The Lee's Summit Republican was on the program about a year and a half ago after he announced he was running for secretary of state. But the journoduo wanted to bring him back now that the GOP field in that competitive contest is set.

Top row, Russ Carnahan, Tommie Pierson, Winston Apple. Bottom row, Bev Randles, Mike Parson
Jason Rosenbaum and campaign photo

Let’s get something out of the way: Missouri’s lieutenant governor doesn’t have a lot of power or many defined responsibilities.

The lieutenant governor is charged with presiding over the Senate, serving on boards and commissions, and assuming the governorship if the state’s chief executive dies. That reality has often under whelmed people elected to the office: The late U.S. Sen. Thomas Eagleton once quipped that the lieutenant governor’s office is only good for standing at an office window and watching the Missouri River flow by.


The Missouri Supreme Court is expected to decide as soon as today whether to consider the fate of a proposed tobacco tax increase that backers hope to get on the November ballot.

Secretary of State Jason Kander’s office made the request late Tuesday, after an appeals court declined to reconsider its ruling last week that could kill the proposed constitutional amendment.

Ferguson Decree monitoring candidates respond to questions from the public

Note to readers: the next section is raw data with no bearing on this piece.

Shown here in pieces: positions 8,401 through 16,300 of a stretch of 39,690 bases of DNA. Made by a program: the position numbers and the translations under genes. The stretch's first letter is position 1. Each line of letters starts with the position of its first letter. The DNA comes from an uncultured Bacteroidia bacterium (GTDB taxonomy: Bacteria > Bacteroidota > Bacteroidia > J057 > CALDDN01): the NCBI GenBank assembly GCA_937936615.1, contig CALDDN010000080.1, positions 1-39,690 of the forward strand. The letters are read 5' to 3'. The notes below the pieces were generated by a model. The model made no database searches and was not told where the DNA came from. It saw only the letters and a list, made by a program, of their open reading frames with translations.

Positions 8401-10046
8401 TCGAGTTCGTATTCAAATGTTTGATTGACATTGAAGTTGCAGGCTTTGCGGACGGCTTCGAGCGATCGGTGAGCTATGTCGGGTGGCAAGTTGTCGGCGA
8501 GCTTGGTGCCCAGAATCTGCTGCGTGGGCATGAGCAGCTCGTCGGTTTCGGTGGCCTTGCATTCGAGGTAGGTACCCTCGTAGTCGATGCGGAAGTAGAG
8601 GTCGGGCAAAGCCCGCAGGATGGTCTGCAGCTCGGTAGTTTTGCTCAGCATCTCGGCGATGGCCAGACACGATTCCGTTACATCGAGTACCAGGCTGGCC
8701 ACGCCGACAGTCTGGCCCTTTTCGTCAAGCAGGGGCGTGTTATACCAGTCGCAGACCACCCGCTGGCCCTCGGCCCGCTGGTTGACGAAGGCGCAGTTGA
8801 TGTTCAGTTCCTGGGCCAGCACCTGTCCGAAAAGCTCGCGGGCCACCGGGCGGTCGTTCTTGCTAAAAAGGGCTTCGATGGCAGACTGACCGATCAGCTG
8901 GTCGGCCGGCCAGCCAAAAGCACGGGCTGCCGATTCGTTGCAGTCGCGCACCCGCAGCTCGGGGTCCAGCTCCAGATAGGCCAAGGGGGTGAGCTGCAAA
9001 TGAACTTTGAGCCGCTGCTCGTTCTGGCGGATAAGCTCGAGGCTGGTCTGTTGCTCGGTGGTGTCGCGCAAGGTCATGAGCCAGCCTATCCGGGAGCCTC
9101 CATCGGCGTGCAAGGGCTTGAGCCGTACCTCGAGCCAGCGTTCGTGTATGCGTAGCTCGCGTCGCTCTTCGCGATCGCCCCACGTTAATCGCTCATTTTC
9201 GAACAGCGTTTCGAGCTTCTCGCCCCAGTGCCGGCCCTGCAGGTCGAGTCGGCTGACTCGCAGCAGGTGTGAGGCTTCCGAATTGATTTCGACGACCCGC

Willis Ryder Arnold | St. Louis Public Radio

The four firms competing to monitor Ferguson's compliance with the Department of Justice consent decree are Ebevy YG, Lemire LLC, Squire Patton Boggs, and Police Performance Consultants.

Missouri Secretary of State Jason Kander and U.S. Sen. Roy Blunt are the front runners for the Democratic and Republican nominations in the next Senate race.
official photos

U.S. Sen. Roy Blunt has outraised his Democratic rival, Missouri Secretary of State Jason Kander, according to the latest campaign-finance reports due later this week. But the gap in their bank accounts is closing.

Copies of their official summary sheets due Friday — but made available early to St. Louis Public Radio — show that Blunt collected $2.3 million during the last three months, compared to $1.75 million for Kander.

(Updated) Three weeks to go before the Aug. 2 primary, Missouri’s GOP candidates are hitting the road — and doubling down on the negatives.